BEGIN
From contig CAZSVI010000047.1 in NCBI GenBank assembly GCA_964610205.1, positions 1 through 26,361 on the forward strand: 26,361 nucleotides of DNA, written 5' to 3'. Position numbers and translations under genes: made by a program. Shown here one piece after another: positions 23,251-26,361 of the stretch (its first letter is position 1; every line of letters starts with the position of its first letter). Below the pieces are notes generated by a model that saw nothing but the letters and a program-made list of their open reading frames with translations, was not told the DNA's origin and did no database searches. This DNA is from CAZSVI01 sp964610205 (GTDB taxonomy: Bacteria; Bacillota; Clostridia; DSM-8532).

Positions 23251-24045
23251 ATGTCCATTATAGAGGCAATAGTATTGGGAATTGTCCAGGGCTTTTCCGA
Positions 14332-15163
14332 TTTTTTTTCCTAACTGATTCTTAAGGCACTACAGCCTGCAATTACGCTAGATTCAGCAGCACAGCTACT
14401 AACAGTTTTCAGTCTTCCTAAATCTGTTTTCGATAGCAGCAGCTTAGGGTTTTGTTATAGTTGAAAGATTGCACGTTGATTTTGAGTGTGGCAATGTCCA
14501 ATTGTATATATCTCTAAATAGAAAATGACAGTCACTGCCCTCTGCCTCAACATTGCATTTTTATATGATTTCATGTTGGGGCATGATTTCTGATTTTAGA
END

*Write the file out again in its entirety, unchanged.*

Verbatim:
From contig CAZSVI010000047.1 in NCBI GenBank assembly GCA_964610205.1, positions 1 through 26,361 on the forward strand: 26,361 nucleotides of DNA, written 5' to 3'. Position numbers and translations under genes: made by a program. Shown here one piece after another: positions 23,251-26,361 of the stretch (its first letter is position 1; every line of letters starts with the position of its first letter). Below the pieces are notes generated by a model that saw nothing but the letters and a program-made list of their open reading frames with translations, was not told the DNA's origin and did no database searches. This DNA is from CAZSVI01 sp964610205 (GTDB taxonomy: Bacteria; Bacillota; Clostridia; DSM-8532).

Positions 23251-24045
23251 ATGTCCATTATAGAGGCAATAGTATTGGGAATTGTCCAGGGCTTTTCCGA
Positions 14332-15163
14332 TTTTTTTTCCTAACTGATTCTTAAGGCACTACAGCCTGCAATTACGCTAGATTCAGCAGCACAGCTACT
14401 AACAGTTTTCAGTCTTCCTAAATCTGTTTTCGATAGCAGCAGCTTAGGGTTTTGTTATAGTTGAAAGATTGCACGTTGATTTTGAGTGTGGCAATGTCCA
14501 ATTGTATATATCTCTAAATAGAAAATGACAGTCACTGCCCTCTGCCTCAACATTGCATTTTTATATGATTTCATGTTGGGGCATGATTTCTGATTTTAGA